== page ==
A life in antiques - Nautical delights
While Surrey may not have its own coastline, our leafy county still has a grand nautical tradition to uphold. ALISON HOUGHAM, owner of The Packhouse antiques centre in Farnham, set out on a voyage of discovery to find a few boat worthy treasures
While Surrey may not have its own coastline, our leafy county still has a grand nautical tradition to uphold. ALISON HOUGHAM, owner of The Packhouse antiques centre in Farnham, set out on a voyage of discovery to find a few boat worthy treasuresHaving visited Hatchlands Park last autumn, a beautiful 18th century home in East Clandon, the memory of their nautically themed interior, designed by the famous designer Robert Adam, has remained with me and I felt inspired to seek out a nautical collection for us here at The Packhouse in Farnham. Being positioned so close to the coast, we are often a keen port of call for many seafaring folk on the look out for boat worthy treasures. So when I came across my latest trio of delights I felt as proud (albeit on a somewhat simpler level) as Christopher Columbus must have done discovering America!
Finding original pieces that still have a genuine use in today's home, either as working objet d'art or simply as decorative accessories, is not as commonplace as you might imagine. So the ship's Morse lamp, telescope and binoculars that we discovered are superb examples of classic memorabilia being preserved for future generations.The ship's Morse lamp originally came from an English vessel and dates back, we believe, to the 1940's. It is in fabulous condition, with all parts working including the Morse shutter system. The fittings and casement have been stripped back to reveal the original iron and brass detail and it has been converted to take a 240v bulb. Supported now by a new aluminium stand, the piece is a beacon of inspiration and I wonder what this large eye-like lamp has indeed seen in the course of its working life.
Eye, eye sailor...!From the shores of England to Far Eastern waters, our Japanese binoculars dated back to the 1920's and would have been used as the optic on top of military survey equipment. They have been fully restored, including the lenses, and provide a striking yet functional antique with which to watch ships at sea; or even to observe the view from the heights of my hot air balloon! The paint has all been removed to reveal brass and aluminium casing. No iron or steel would have been used in the original construction, as this would have affected the compasses that were used to check and programme orientation, prior to use. They have been mounted on a tripod, dating back to the 1940's, made by Carl Ziess, who still make high quality lenses today, notably for Canon and Sony cameras. Finally, my favourite find within the trio is a 19th Century table telescope. It is presented on its original tripod and is embossed with the maker's signature and stamp - JH Dallinger. The metal is nickel coated brass, and the lens, still in perfect condition, is a true find. The piece would originally have been used by a gentleman of considerable standing, as optics of this kind were incredibly expensive and the preserve of the rich, famous or professional only. It is a beautiful piece to look at, as well as look through, and one cannot help imagining a true Mr Darcy type figure using this piece with poise and flamboyance.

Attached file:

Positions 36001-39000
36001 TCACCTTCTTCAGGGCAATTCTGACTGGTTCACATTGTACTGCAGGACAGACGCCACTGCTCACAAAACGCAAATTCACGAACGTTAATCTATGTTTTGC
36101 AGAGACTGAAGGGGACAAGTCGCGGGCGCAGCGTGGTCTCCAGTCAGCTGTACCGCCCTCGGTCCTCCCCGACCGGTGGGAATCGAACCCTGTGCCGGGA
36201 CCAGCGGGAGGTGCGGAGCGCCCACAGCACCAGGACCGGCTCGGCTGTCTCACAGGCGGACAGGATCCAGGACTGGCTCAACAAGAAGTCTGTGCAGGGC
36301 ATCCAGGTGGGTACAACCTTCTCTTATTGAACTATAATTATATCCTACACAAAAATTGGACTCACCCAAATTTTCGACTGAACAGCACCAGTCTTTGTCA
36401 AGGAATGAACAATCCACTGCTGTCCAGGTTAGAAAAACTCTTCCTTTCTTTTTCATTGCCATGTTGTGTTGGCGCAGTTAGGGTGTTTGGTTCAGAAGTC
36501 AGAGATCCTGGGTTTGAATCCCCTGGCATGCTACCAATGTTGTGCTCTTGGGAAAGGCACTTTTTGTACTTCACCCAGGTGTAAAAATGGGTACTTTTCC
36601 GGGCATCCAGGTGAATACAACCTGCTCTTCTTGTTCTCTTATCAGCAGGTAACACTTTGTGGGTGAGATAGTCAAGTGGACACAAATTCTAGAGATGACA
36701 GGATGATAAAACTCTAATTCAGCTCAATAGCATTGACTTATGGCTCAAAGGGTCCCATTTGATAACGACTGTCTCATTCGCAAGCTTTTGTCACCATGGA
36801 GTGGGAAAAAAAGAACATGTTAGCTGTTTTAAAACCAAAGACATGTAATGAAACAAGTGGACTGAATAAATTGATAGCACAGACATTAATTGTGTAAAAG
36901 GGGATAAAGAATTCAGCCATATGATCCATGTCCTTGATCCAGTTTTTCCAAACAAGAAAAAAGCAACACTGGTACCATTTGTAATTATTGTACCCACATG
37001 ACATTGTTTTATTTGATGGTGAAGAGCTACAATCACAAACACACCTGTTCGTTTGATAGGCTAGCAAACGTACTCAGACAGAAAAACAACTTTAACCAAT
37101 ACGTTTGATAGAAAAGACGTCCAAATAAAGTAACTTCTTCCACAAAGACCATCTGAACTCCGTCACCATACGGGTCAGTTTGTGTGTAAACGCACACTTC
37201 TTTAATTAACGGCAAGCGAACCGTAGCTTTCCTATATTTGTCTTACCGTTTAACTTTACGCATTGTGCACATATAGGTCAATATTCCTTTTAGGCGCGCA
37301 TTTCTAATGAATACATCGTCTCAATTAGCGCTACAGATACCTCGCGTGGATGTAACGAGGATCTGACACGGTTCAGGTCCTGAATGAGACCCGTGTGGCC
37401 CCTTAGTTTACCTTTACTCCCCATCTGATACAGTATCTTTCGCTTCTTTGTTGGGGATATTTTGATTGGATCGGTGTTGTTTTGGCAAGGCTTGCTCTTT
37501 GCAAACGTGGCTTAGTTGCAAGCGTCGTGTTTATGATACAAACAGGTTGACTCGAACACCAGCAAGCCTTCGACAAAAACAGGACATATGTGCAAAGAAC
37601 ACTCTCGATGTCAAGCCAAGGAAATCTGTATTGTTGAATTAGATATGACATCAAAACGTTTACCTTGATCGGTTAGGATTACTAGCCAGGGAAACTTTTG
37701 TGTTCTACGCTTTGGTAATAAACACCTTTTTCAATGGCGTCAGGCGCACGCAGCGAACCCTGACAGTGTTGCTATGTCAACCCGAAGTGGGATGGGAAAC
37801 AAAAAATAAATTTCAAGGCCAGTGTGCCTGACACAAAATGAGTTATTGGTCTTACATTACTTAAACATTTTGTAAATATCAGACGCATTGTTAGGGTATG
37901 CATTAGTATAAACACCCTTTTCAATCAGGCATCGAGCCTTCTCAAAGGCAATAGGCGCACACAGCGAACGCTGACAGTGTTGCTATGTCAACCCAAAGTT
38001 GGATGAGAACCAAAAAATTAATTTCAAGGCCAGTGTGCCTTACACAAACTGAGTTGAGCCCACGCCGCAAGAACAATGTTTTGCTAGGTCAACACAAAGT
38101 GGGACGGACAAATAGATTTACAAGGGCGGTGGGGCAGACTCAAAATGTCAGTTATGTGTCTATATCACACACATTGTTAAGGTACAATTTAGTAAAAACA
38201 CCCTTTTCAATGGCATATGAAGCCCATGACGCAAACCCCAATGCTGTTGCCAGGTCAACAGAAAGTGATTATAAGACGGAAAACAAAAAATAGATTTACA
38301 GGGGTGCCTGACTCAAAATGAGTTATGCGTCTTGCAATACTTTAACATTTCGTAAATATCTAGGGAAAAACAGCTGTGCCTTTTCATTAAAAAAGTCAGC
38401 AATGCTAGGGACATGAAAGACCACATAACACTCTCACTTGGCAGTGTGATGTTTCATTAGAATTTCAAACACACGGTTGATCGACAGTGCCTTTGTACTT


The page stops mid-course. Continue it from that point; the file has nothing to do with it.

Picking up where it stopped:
Bon voyage...These seaworthy pieces are wonderful finds for anyone with a nautical leaning and would grace many a home with grandeur and elegance. They have unearthed a heady desire to experience new adventures at sea - although I am not so sure my wobbly sea legs would agree! From one old captain, I wish you all bon voyage and look forward to my next instalment with you.
Alison Hougham lives in a renovated Victorian ground floor apartment near Farnham. When not at home or at The Packhouse, which is also in Farnham, you will often see her over the Surrey Hills piloting her hot air balloon.